small kindnesses

The vendors in my neighborhood are awesome, and they blow me away with their small kindnesses and general friendliness. Maybe it's the time of year, but I'm feeling really sentimental and grateful.

There's the crew at Starbucks, who hail me as "Miss Ellie" and get started on my regular drink the moment they see me come in. They ask about my plans for the day, my dog, and even the men in my life, when I see them before and after shift, out on the sidewalk. One of them called me "Hopalong" this summer while my foot was mending, and filled my cup a bit less so it wouldn't spill when I wheeled back out on my scooter. Today, out of the blue, I was gifted a venti Macchiato by the barista who turned me on to the advantages of having my coffee prepared 'upside down'. "My Christmas gift to you," he said.

Next door is the sandwich shop I don't go in much, but whose proprietor, when he does see me, always inquires about Chaucer and invites me to bring him in (I don't, because I know not all diners are as enthusiastic about a drooling mastiff slobbering inches from their lunch). A few days ago as he was ringing me up he said, "I never got a chance to ask how you hurt yourself." I realized he must have noticed me hobbling/rolling to and fro in front of his restaurant for months, and I was touched that he made a point to ask, even though I'm basically a stranger - and an infrequent patron.

The woman who runs the closet-sized takeout place on my block asked after me, too, when I was finally well enough to limp by her again. She speaks hardly any English, and most of our conversations consist of me pointing and her smiling and nodding (and spooning steaming ladles of curry sauce onto a bed of chicken and rice). Nevertheless, she made her solicitousness clear with gestures toward my leg and a concerned facial expression; she wanted to know if I was all better. "Just about!" I replied, with a thumbs up.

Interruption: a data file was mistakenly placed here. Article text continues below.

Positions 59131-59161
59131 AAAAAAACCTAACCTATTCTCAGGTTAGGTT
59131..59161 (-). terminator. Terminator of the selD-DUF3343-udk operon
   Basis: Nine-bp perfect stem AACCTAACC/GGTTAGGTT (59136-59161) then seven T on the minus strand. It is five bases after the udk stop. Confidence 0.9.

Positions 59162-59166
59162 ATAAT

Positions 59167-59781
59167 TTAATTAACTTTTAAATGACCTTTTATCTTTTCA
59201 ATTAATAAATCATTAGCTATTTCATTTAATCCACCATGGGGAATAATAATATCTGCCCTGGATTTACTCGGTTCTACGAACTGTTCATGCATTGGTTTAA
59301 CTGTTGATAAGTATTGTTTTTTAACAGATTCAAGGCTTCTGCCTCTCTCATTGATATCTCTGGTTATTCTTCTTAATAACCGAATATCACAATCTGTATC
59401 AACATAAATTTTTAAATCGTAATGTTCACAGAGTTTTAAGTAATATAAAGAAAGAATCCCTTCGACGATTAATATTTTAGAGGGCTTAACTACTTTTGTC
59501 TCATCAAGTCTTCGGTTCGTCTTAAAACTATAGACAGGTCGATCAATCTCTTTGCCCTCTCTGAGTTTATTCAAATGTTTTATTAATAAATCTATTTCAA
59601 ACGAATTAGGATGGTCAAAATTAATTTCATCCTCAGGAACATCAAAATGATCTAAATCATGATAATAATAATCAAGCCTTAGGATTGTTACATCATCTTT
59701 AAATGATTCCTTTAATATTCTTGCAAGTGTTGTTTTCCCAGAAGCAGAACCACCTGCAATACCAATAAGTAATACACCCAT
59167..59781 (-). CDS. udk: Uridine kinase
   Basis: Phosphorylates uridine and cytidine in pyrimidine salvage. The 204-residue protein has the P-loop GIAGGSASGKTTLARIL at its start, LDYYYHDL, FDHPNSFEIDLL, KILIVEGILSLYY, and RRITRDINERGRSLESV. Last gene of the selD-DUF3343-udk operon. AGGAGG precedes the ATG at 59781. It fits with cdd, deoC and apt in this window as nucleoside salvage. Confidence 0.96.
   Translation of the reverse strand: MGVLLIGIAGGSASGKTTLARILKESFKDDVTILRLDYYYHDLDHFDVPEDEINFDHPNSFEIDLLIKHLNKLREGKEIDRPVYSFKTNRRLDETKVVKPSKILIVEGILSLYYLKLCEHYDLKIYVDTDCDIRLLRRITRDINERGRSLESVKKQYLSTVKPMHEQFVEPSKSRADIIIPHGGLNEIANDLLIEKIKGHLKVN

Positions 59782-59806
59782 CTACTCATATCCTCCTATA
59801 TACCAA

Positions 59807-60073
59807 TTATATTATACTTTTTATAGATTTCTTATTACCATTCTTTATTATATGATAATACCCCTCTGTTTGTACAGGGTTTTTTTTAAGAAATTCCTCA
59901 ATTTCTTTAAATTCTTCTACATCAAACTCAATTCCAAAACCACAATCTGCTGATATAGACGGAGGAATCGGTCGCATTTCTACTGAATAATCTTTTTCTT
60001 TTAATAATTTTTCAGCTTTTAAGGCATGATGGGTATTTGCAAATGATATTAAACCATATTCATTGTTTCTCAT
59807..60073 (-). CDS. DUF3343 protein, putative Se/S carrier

Around the corner from her is a printing place I've never once set foot in, and barely glanced at in the almost three years I've lived by it. A couple of months ago, when I was at my absolute most frustrated and depressed, mystified as to why my foot wasn't healed yet, a man with bushy grey hair and a bushier grey mustache stepped outside to where I was struggling with a dog leash, a dog, a pair of crutches, a pile of poop in a tree well that I couldn't reach, and a really bad mood. He asked if he could help me, and the sympathetic look on his face obliterated me: tears started streaming down my face. I thanked him and explained that some days were better than others, and that while it was frustrating, I was surviving. He told me that he'd seen me on my crutches, then the scooter, then back on the crutches, and had felt awful watching me shuffle around for weeks and weeks with obvious trouble. "If you ever need anything," he continued, "I am happy to send one of the guys..." He nodded over his shoulder to the shop. "We can get you food or whatever errands you need, no problem."

Not long after that encounter, I was back to walking unassisted (if with a limp), and when he saw that, he rushed outside to greet me, all smiles and applause and "I am so happy to see this!"